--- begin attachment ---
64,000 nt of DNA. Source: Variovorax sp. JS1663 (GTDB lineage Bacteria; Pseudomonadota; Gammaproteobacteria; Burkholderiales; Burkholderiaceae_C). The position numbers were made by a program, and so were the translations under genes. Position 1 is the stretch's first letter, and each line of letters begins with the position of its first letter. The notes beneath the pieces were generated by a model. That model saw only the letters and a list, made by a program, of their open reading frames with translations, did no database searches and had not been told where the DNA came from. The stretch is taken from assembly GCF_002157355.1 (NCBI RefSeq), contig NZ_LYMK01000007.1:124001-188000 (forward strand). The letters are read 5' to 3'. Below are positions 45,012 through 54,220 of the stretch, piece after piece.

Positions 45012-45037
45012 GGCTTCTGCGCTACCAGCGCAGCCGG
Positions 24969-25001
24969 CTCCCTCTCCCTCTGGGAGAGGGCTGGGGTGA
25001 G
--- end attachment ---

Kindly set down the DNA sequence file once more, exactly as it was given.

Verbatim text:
64,000 nt of DNA. Source: Variovorax sp. JS1663 (GTDB lineage Bacteria; Pseudomonadota; Gammaproteobacteria; Burkholderiales; Burkholderiaceae_C). The position numbers were made by a program, and so were the translations under genes. Position 1 is the stretch's first letter, and each line of letters begins with the position of its first letter. The notes beneath the pieces were generated by a model. That model saw only the letters and a list, made by a program, of their open reading frames with translations, did no database searches and had not been told where the DNA came from. The stretch is taken from assembly GCF_002157355.1 (NCBI RefSeq), contig NZ_LYMK01000007.1:124001-188000 (forward strand). The letters are read 5' to 3'. Below are positions 45,012 through 54,220 of the stretch, piece after piece.

Positions 45012-45037
45012 GGCTTCTGCGCTACCAGCGCAGCCGG
Positions 24969-25001
24969 CTCCCTCTCCCTCTGGGAGAGGGCTGGGGTGA
25001 G